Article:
7 Things To Consider Before Quitting a Job
People sometimes tell me they don’t need to think about the next steps in their career because they are “really happy where they are.” It’s not uncommon to bump into those same people 8 months later, complaining that they’re ready to find something new. It should be shocking how quickly we can go from “happy” to “get me the hell out of here!”
And yet it’s actually not that shocking at all. Finding a new position can feel like the easiest option in a sea of bad options when our jobs get difficult.
Often, we’re so content that we forget to nurture our career. Relationships of all types need attention to stay healthy. When things go bad, they often go VERY bad. At that point, it can seem easier to start over than stay put.
Then again, sometimes it’s time to go. But not before you exhaust all options.
Before you quit your job, go through this checklist. Instead of quitting right away or taking the first opportunity that comes your way, take some time to pause, reflect and prepare for next steps.
- Consider taking a vacation. Maybe you’re feeling a bit burned out. This might impact your performance and will definitely impact your attitude. If you don’t have the funds, do a staycation. If you don’t have the available holiday, take a long weekend. Do whatever you can to clear your head.
- Consider setting a new goal in your current job. For example, a goal that relates to taking on new responsibility, getting a promotion or simply learning a new skill.
- Consider asking for feedback. You’re wanting to leave for some reason. Maybe it’s lack of money, lack of opportunity, lack of mentorship or some other challenge. These can often be solved if you tie yourself in and try to find a way. Start by asking your manager for positive and critical feedback. How did they like your performance on the last project you submitted? What could you have done better? Then ask your co-workers for feedback. Do they enjoy working with you? How could you work more effectively together? Encourage them to be open and honest. Instead of getting defensive, force yourself to ask polite questions that will help you learn even more. It’s important to get this feedback from all types of coworkers (even the ones you may not completely respect — it may help you see them in a new light).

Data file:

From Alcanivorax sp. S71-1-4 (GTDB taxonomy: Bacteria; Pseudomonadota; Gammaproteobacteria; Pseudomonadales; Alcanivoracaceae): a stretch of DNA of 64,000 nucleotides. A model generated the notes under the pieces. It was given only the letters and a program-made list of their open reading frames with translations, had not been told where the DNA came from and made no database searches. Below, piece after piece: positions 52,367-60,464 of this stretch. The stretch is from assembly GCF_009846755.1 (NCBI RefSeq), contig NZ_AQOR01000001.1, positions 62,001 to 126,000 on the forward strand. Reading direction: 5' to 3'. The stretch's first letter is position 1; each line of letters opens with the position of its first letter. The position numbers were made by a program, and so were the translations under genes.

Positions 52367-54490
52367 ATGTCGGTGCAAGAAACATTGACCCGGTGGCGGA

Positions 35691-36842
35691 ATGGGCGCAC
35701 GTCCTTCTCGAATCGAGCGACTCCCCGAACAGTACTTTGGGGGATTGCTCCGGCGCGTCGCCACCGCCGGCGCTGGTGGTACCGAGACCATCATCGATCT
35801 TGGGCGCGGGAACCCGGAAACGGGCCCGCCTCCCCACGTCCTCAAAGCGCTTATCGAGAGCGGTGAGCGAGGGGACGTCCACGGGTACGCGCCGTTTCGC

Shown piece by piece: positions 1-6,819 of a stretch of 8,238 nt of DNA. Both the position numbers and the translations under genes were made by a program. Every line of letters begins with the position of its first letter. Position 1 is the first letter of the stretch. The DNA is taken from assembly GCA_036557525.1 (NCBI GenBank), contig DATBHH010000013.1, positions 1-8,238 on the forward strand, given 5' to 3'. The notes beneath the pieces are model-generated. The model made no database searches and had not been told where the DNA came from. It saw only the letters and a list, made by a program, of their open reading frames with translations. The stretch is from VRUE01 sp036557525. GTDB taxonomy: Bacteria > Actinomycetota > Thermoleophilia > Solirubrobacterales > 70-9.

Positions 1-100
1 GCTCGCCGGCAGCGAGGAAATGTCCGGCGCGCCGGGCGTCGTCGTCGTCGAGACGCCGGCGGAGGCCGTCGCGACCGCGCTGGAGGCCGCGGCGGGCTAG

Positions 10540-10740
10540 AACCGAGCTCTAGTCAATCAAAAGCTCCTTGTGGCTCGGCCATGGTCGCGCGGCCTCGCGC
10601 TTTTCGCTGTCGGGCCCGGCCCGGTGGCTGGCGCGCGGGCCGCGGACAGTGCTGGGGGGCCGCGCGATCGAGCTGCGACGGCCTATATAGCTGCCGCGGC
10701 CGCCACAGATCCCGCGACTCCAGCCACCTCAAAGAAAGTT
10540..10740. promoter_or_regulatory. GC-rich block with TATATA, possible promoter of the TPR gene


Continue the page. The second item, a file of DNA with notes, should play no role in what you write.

- Consider building stronger relationships internally. Spend a month getting to know your teammates and members of other teams. When you build strong relationships, it’s easier to get through the tough times. If you do decide to leave in the end, at least you’ll have great relationships with your co-workers. These can last a lifetime.
- Consider finding a solution to your unhappiness that lets you stay in your company. When we are ready to jump ship, we often make every excuse under the sun for why we can’t stay. If it’s because you don’t like your manager, maybe there is an option for a transfer. If you don’t feel respected, maybe there’s something more you can do to earn that respect. There are ALWAYS more options than you realize. Make sure you’ve exhausted all of them before you decide to leave.
- Consider exploring your network. Before you quit, you should have a clear idea of where you want to go. Why not spend as much energy as possible exploring all options? Get lunch every day with someone in your network. Figure out what’s out there so you can acquire the skills you need for your next job before you quit this job. By the time you’re ready to start applying, the process will be easy and smooth.
- Consider your future. You can quit. No one will stop you (and don’t expect them to). But before you go, make sure you have a general idea of what you want out of the next step. It’s important to set a long-term goal (even if you decide to change it later) an then set three or four shorter-term goals that help you accomplish the long-term goal. It’s often the case that people leave jobs at one company because another company offered them more money or responsibility. This is great — if they did their homework and know what they’re giving up to move to a new company. If you don’t have a clear long-term goal, you’ll end up making some progress in a lot of different directions….rather than significant progress in one clear direction.